Self-interest of course enters the picture when considering the motivations that draw one to a side of the political spectrum. First one must acknowledge the existence of self-interest in the first place. The Left prefers the word, “selfish” and thinks the concept is “socially constructed,” but that’s a whole other issue in the dichotomies that separate right from left.

Operating a large company for profit is no more an act of self-interest than imposing state authority over such an industry to placate one’s philosophical yearnings. Is it not an act of self-interest to want one’s own philosophy to be the standard upon which society operates?  

Related to the issue of “what is fair” is the often-arbitrary appraisal of what one “deserves.” If someone works hard, is ambitious, makes sacrifices, bides their time, and achieves their goals, I would say they “deserve” the rewards of their actions – monetary or otherwise. To many on the left, however, a person’s mere possession of wealth is in itself cause to claim they “don’t deserve it” and it should be given to people who “deserve it more” (another one of the lefts’ more common and groundless assertions).  

Those of us who value our individuality and have faith in our capacity to achieve our goals when unhindered will always see it as unfair when others seek to restrain our free thought and action or deprive us of what we seek or what we have gained. There will also be those who feel their own lower status can only be the result of victim hood at the hands of unfairness. One side of the issue will always favor individuality and freedom, the other, “equality” (of outcome) and coerced “redistribution.” Both sides will be arguing from a standpoint of self-interest. While a belief in self-interest and individual freedom certainly drives the philosophy of the right, the left is no less motivated by self-interest.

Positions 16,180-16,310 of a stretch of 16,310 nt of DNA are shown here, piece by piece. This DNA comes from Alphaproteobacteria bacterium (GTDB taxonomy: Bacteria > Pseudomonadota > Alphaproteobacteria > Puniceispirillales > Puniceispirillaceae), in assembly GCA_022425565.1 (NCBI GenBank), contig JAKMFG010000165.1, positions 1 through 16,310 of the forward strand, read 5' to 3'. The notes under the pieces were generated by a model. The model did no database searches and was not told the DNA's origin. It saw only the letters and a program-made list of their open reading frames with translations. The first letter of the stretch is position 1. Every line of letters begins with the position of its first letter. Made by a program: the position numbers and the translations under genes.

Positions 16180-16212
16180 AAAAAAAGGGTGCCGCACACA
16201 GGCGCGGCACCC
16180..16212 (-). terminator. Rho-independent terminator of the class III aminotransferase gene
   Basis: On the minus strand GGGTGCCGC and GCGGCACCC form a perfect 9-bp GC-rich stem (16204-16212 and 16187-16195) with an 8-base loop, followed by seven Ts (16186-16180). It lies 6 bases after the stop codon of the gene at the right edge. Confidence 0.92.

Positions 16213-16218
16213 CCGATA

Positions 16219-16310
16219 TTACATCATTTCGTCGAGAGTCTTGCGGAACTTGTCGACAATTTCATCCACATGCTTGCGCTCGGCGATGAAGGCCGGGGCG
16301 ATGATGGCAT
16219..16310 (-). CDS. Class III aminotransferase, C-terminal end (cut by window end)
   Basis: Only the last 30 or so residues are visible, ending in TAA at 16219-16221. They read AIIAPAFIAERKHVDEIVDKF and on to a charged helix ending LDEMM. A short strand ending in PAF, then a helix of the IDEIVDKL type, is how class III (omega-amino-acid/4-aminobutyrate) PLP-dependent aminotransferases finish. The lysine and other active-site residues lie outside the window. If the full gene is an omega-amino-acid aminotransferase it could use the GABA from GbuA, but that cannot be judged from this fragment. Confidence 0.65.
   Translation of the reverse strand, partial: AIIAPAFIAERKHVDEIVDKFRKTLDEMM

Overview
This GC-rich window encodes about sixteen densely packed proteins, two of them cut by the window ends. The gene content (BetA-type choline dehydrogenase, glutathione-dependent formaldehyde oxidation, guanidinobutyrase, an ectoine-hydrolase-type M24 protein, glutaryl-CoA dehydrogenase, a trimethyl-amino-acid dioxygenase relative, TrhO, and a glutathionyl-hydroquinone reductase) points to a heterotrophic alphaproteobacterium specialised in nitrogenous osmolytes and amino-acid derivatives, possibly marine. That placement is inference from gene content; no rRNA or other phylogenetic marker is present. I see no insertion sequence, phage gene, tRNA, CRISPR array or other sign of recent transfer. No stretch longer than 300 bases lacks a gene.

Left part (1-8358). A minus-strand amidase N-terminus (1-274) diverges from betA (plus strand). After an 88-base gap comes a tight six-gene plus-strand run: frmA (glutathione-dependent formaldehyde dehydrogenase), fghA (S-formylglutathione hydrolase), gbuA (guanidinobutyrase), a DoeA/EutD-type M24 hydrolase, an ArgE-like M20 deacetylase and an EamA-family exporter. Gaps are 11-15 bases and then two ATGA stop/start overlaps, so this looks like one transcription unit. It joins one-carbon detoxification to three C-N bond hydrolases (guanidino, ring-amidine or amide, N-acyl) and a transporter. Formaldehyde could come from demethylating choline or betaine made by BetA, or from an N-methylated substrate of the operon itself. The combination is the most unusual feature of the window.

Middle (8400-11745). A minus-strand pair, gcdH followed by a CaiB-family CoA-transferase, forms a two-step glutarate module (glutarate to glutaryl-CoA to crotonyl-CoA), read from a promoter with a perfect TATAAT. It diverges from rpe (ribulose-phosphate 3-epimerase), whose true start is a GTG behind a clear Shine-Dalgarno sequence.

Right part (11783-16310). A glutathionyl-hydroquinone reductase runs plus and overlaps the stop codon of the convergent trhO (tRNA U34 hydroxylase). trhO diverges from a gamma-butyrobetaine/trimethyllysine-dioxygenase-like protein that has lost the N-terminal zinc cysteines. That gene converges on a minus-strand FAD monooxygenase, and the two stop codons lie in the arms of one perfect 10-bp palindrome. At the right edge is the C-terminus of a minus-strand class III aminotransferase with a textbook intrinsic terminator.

When the Right seeks to make the case for what it sees as fair to its own self-interest and values, it need only say, “Leave me alone.” The Left’s case is always stated as a variation on, “Give me your stuff” and, “Do what I tell you to do.” What could be a more unfair definition of fairness?

Friday, June 24, 2022


This is becoming a common feature of Democrat controlled institutions. Obviously it defies all standards of constitutional freedoms.  When congressman Jim Jordan becomes chairman of the committee overseeing Merrick Garland’s  “justice” department, everyone responsible for this horrid breach of the rule of law needs to be investigated, removed from their position, and punished accordingly.

Wednesday, June 22, 2022


MAGA vs. sanity

Tuesday, June 21, 2022


The World They Want for Us

This where obedience will take us. 

Monday, June 20, 2022


Merrick Garland…the Beria of our Time.

When Republicans get the country back, Merrick Garland is the first person that needs to go. He has — several times — used the police powers of the powerful mega-state to harass, intimidate, coerce, and punish anyone seen as opposing the totalitarian Democrat program.

Pre-dawn raids on journalists by FBI swat teams for the ”crime” of having Ashly Biden’s diary (Project Veritas)

Armed helicopter and boat swat teams storming an old unarmed man and his wife For the accusation of “lying to congress“ (Roger Stone).

Same for Rudy Giuliani and Steve Bannon not to mention the many retired veterans taking selfies at the Capitol (trespassing — “insurrection”) and angry parents at local school board meetings.

Any honest person left of center should be as appalled as the targets of these heavy-handed maneuvers.